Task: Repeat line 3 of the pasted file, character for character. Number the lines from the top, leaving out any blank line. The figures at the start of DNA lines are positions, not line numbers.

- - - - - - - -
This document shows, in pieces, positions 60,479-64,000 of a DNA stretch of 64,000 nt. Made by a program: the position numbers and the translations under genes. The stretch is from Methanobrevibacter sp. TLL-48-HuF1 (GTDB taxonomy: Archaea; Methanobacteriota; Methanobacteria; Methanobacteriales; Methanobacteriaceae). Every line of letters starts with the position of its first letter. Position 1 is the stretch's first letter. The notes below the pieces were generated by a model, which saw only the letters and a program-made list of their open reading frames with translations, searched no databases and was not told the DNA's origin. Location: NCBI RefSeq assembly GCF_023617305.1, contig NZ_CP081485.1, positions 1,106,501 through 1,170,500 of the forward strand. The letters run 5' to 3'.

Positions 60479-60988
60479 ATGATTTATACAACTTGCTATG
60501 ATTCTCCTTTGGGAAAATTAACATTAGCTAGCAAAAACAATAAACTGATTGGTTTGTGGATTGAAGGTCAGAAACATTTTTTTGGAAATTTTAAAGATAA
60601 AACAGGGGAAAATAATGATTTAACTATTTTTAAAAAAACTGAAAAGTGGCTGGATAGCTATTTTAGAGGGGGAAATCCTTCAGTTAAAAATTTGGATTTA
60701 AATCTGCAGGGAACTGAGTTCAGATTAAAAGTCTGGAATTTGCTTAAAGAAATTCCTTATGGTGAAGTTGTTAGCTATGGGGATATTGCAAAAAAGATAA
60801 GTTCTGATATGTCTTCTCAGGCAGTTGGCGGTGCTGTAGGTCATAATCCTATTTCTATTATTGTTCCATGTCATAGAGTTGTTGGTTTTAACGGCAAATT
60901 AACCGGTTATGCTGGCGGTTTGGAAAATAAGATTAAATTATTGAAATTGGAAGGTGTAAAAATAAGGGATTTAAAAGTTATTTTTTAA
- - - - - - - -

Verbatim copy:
60479 ATGATTTATACAACTTGCTATG